The Ultimate Jerky Buyer’s Guide

Learn everything there is to know about the protein-packed munchie gaining popularity among dieters and snackers alike.

Thanks to the rise in popularity of healthy treats, jerky has become one of the top-selling salty snacks, second only to potato chips. The on-the-go munchie is now available in innovative flavors like raspberry jalapeño and you can find grass-fed varieties for relatively low-prices; making it a cost-effective method of raking in protein. But before you drop $25 a year on meat snacks, as the average American household does, consider these notes from food investigator Mark Schatzker.

Jerky isn’t always made from beef.

While your mind might automatically jump to beef when you think of jerky, the snack can be produced from an array of meats, including turkey, venison, ostrich, pork, chicken and salmon, Schatzker says. To satisfy the salty cravings of adventurous eaters, companies are even creating jerkies made from exotic meats, like alpaca, alligator, wild boar, and kangaroo.


It can be made a bunch of different ways.

In commercial settings, jerky is made by drying strips of meat low and slow, which gives the meat its signature chewy texture. Producers can either preserve the meat by salting it, which boosts its flavor, or smoking it, a traditional method that flavors and dries the meat simultaneously, and they may add chemical preservatives like sodium nitrite. After the meat is depleted of moisture, the snack is just one-fourth of its original weight. Jerky labels can also give you insight into how the snack was produced; if the package says “beef jerky,” the jerky was made from one single piece of beef, while a “beef jerky chunked and formed” statement means it was produced from chunks of meat that were molded, formed, and cut into strips.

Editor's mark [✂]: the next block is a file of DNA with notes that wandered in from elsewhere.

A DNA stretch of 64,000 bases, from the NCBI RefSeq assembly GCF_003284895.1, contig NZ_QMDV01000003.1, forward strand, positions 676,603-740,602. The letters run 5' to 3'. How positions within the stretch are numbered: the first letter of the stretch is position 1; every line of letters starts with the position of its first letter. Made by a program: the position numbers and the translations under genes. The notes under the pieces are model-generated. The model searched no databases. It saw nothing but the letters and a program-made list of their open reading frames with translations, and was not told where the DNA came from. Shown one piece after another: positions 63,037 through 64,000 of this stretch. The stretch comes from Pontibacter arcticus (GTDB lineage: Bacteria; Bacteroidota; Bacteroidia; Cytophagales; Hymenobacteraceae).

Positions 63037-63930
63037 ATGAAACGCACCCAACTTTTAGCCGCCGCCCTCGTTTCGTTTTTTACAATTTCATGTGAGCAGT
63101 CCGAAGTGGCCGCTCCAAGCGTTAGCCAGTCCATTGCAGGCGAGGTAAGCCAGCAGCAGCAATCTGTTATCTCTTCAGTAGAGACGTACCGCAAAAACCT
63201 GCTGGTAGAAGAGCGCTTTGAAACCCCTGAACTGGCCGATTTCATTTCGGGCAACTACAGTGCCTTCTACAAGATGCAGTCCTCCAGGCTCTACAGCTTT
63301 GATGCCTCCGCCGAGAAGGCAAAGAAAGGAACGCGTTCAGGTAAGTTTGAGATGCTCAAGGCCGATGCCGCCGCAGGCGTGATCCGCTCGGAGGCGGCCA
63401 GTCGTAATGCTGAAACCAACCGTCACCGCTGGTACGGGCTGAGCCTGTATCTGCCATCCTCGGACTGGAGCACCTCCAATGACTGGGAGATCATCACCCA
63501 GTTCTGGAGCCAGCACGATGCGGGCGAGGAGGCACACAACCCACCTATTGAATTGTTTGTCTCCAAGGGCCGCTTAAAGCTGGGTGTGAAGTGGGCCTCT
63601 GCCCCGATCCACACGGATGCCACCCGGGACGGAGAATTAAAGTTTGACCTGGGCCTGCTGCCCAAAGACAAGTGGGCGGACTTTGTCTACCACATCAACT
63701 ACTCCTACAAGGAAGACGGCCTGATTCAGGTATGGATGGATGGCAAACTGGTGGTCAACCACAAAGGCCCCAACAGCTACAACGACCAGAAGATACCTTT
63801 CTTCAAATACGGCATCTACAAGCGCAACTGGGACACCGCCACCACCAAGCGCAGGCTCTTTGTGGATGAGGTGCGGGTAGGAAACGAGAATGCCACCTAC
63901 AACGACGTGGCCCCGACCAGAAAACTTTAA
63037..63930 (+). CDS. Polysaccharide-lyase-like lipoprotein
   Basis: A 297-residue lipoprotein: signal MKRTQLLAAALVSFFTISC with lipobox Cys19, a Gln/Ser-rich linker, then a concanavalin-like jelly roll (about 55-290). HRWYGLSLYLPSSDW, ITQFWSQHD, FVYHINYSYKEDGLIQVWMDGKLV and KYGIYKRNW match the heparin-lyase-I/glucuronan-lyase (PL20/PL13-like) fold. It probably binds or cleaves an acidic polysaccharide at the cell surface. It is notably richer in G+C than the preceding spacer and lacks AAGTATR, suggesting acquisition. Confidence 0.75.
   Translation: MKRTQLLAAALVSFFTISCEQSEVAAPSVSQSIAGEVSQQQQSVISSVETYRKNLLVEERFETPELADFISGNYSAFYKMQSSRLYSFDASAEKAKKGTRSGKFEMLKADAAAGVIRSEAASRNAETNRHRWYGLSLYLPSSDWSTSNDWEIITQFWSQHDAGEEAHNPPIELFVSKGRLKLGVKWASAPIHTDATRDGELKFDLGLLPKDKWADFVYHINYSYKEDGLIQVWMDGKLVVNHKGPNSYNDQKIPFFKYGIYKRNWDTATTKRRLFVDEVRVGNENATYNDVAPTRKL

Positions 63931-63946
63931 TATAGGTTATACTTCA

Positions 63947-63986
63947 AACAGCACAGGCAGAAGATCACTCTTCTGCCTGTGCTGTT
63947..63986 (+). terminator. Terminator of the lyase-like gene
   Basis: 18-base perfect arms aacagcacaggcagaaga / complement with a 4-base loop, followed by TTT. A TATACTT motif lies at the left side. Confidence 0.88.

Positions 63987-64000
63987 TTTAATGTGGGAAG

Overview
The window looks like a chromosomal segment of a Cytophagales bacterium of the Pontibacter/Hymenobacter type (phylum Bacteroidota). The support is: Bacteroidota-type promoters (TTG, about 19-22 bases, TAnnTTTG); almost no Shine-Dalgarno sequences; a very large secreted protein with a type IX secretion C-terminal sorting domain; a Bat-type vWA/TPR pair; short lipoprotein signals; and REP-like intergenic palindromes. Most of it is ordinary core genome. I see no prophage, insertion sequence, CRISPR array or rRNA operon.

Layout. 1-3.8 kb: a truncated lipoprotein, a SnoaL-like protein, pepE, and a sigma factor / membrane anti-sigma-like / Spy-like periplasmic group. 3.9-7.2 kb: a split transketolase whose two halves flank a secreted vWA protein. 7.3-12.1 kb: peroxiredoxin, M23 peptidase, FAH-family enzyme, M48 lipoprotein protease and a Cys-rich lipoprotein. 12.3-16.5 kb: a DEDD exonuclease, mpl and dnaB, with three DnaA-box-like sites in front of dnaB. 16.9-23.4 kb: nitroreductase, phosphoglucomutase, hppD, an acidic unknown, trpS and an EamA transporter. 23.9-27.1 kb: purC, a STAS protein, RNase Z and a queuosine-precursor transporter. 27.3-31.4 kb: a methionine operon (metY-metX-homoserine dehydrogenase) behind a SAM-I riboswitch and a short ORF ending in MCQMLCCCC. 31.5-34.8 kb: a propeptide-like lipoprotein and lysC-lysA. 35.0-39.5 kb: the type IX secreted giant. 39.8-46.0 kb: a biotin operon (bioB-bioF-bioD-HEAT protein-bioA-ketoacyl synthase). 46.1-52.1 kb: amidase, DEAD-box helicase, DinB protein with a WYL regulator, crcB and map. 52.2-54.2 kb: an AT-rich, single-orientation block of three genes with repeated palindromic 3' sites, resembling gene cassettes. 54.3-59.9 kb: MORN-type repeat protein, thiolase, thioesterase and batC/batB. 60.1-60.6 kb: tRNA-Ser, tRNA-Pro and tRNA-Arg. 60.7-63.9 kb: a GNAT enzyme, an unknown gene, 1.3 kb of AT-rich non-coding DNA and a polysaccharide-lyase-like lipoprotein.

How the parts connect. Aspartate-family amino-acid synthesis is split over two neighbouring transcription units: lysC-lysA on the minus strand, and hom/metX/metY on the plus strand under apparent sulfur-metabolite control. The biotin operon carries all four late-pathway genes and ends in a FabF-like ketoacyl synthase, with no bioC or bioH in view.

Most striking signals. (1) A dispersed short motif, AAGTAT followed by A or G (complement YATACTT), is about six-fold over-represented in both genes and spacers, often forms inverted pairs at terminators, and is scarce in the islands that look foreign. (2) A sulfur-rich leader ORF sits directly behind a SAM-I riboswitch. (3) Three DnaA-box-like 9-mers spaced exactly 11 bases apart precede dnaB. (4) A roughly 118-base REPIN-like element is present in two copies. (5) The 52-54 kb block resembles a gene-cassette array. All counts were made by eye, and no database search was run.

There’s a difference between meat sticks and jerky.

The name may imply a similarity to jerky, but meat sticks are actually what Schatzker calls a food product, as it’s made from ingredients like mechanically separated chicken and sodium nitrite to prevent the meat from turning gray. They typically resemble a sausage, so stick to the crispy, bacon-looking strips next time a jerky craving hits.

Jerky is an ideal snack for dieters.

Whether you’re following a keto or paleo diet, jerky is an acceptable snack. Beef jerky boasts 9.4 grams of protein and just three grams of carbs per serving, and it’s turkey counterpart rakes in four more grams of the muscle-building macro, but only two more grams of carbs, Schatzker says. Since the meat’s fat is trimmed away during processing, jerky is super lean and a great snack for those watching their fat intake.

Beware of the sodium and sugar.

Since a one-ounce serving of beef jerky contains 590 milligrams of sodium — a quarter of the daily recommended intake of sodium — jerky lovers who need to cut back on salt should look for varieties that have less than 140 milligrams of sodium per serving and eat just one serving. Sugar can also be found in some brands and flavors of jerky, so if you’re on a sugar-free meal plan, keep an eye on the labels.

It can be vegetarian too.

Plant-eaters, rejoice. Vegetarians and vegans can still get a protein boost from jerky thanks to varieties made from ingredients like soy, seitan, shiitake mushrooms, and coconut. Just like beef jerky, coconut jerky, made from young coconut meat, has the leathery feel and is offered in tasty flavors, including teriyaki and chili. Other brands have perfected their ability to concoct watermelon, pineapple, and eggplant jerkies that have the same umami flavor as the real deal.

Related:

Turkey Jerky

What to Know About the Keto Diet

7 Surprising Sources of Protein

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